BUTTE, N.D. — North Dakota is fortunate compared to other states in the amount of natural, native prairie which still remains within our borders.

We have three types of prairie here: tallgrass, mixed-grass and shortgrass. Tallgrass prairie, that of pioneer lore, tall enough to conceal a horse and rider, is nearly gone now. Scattered bits remain, mostly around pioneer cemeteries and old railroad grades. Mixed-grass prairie is just that, a mix of tall and shortgrass prairie species. And shortgrass is what we see in western North Dakota — stubby, stubborn grass species always waiting for the next rain shower.

As in other states to the east and south, most of this prairie east of the Missouri River would have been put to the plow were it not for the rocks and rubble of the Missouri Coteau which run from the southeast to the northwest across the state.

We live here, on this stretch of rock, clay, gravel and potholes called the Coteau, and we are surrounded by native, mixed-grass prairie. These days we call it “pasture,” too rocky to till but fine range for cattle, with lush grasses every summer and fat cattle in the fall.

Dan Sobieck / Special to The Forum
Dan Sobieck / Special to The Forum

Newsletter signup for email alerts

As with everything in the natural world, native prairie has its seasons, with predictable appearances of grasses and forbs (those broad-leafed plants and flowers) which keep their own prairie calendar. There is little doubt you could drop a prairie botanist onto a patch of northern prairie and they could tell you the date within a week by simply observing the vegetation around them.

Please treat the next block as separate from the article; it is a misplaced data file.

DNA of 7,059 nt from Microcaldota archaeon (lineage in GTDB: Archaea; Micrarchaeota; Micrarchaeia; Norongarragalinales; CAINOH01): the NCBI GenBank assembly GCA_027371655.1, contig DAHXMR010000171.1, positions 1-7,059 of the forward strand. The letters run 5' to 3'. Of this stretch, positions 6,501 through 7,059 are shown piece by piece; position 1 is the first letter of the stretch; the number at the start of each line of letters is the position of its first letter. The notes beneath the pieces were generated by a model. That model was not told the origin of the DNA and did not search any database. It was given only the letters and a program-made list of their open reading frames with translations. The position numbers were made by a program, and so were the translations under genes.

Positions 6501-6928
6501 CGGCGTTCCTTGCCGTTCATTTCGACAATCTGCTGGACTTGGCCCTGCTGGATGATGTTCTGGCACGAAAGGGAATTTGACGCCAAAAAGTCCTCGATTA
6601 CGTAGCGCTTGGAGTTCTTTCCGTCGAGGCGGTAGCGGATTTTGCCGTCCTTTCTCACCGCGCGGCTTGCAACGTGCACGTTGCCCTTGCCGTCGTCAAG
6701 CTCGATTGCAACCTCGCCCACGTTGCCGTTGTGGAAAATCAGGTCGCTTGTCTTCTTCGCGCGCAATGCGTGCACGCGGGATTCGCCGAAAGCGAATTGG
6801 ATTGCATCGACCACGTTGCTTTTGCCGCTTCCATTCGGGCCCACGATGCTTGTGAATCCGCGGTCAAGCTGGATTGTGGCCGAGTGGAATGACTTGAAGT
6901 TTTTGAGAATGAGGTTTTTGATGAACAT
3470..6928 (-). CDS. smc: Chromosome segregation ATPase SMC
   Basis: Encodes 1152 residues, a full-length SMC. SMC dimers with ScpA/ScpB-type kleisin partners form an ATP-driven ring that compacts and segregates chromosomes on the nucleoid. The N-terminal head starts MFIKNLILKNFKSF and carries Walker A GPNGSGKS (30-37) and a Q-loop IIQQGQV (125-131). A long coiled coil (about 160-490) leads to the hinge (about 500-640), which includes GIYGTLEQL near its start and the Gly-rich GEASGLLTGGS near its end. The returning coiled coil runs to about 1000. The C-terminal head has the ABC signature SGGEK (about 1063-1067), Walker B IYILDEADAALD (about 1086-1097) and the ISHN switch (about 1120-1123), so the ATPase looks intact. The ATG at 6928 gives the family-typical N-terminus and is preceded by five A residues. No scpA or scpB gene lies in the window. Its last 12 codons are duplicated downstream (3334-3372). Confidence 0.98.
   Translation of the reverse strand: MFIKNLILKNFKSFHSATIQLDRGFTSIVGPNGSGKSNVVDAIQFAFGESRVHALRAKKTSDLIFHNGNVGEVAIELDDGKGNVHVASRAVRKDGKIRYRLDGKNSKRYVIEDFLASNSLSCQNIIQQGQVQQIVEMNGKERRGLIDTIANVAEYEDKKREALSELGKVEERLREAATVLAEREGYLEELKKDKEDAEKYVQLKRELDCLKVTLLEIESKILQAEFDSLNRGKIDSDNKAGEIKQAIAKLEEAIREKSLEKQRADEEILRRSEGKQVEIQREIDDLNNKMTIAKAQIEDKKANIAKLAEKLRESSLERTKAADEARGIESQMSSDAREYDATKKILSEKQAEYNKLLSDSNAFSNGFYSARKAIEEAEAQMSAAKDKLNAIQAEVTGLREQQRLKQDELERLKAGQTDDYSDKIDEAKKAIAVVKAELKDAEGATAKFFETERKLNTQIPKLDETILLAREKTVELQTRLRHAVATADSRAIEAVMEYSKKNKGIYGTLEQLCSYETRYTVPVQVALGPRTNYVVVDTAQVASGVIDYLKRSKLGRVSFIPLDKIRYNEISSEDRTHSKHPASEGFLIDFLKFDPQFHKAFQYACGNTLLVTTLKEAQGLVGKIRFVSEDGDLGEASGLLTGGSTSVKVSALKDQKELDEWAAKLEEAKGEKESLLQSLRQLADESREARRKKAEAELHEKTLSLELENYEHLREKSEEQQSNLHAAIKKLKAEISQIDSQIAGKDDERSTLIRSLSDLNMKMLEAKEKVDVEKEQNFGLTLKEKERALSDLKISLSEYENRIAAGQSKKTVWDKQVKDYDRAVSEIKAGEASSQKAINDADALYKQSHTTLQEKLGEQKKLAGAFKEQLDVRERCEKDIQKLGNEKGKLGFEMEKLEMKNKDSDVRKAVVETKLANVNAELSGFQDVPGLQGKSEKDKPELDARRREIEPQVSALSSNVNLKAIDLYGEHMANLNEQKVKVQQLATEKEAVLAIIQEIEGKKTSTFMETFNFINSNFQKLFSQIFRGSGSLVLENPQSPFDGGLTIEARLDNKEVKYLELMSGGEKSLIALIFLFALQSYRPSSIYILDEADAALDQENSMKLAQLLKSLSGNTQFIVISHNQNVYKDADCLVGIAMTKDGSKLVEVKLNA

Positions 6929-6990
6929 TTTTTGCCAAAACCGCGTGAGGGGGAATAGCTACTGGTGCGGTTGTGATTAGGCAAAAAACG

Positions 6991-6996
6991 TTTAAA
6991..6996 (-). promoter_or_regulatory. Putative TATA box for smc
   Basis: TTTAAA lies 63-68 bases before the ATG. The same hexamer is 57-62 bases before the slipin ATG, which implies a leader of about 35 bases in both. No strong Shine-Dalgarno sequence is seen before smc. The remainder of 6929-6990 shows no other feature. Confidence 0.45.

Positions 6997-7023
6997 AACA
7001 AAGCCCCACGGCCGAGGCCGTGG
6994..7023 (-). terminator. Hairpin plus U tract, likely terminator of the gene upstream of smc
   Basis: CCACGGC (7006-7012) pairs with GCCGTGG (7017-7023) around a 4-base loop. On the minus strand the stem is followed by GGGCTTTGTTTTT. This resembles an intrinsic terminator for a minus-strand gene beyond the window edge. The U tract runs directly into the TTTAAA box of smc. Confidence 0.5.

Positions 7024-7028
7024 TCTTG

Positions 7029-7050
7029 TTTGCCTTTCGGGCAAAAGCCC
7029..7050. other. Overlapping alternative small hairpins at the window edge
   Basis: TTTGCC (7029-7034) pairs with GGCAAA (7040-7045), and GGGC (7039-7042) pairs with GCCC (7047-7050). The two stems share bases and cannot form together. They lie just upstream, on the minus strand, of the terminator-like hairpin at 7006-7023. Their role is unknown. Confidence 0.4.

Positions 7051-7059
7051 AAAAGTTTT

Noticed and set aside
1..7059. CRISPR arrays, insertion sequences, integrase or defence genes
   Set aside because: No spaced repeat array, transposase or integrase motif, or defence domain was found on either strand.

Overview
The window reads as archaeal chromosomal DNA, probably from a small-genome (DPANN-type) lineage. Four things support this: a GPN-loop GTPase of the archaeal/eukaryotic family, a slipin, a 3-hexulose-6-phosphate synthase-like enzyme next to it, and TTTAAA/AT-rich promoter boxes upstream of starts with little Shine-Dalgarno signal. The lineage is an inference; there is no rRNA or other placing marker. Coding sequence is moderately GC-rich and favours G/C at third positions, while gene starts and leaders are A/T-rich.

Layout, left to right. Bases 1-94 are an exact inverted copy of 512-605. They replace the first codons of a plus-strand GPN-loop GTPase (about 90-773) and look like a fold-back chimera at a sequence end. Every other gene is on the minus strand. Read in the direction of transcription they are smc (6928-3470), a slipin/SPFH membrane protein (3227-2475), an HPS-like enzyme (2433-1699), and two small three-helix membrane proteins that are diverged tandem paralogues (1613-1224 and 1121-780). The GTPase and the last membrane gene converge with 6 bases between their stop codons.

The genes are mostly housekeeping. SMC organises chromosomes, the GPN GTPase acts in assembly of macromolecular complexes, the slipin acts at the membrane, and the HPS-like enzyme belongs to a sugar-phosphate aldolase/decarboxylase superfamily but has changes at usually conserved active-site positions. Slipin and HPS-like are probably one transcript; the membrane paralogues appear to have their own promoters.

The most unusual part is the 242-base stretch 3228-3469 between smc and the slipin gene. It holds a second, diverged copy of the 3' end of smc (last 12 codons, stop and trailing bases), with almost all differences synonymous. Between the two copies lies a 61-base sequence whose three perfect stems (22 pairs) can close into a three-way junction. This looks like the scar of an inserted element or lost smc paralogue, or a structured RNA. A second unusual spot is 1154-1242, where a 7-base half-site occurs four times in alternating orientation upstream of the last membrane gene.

We know that pasque flowers, or crocus, are the first flower to appear in the spring, their faint purple blooms providing welcome relief against the dry, brown grasses revealed by April’s melting snow.

Scattered purple locoweed comes next, and soon after we will begin to see ground plums in their usual locations. These fruitlike vegetables grow on a thin vine, appearing as if someone spilled a bowl of plums in the short grass. They will turn from green to purple, but even when purple they still taste like green beans rather than sweet plums. Prairie smoke plants will soon add more wisps of pink and purple to the landscape in late spring.

Add some heat and rain and by midsummer, the prairie ecosystem is firing on all cylinders and the coneflowers and sage, the chokecherries and wild plums and the buffaloberry, are all repeating the sequence of growth, reproduction and dormancy which has occurred each year for tens of thousands of years.

Which not long ago brought us to late July and early August, and the “Moon of the Wild Onion.” Unfortunately, most people will never see a wild prairie onion, much less taste one, unless you have access to native prairie. Prairie denizens know when the tops of the goldenrod start to take on a golden tinge, the onions are not far behind. And once the gaudy purple blazing star makes its late summer entrance, the onions are ready, too.

The prairie onion is a hardy plant, seeming to welcome dry, rocky soil. And when the time is right, entire slopes might be covered with their light pink blossoms, each sitting atop a hard, green, onion stalk.

In his journal, the commander of North Dakota’s frontier Fort Stevenson, Philippe de Trobriand, described a unique gourmet meal provided by the prairie in the 1860s: “Dined on fresh buffalo tongues and a beaver tail seasoned with small wild onions, table delicacies that an Epicurean could not get in Paris even for gold.”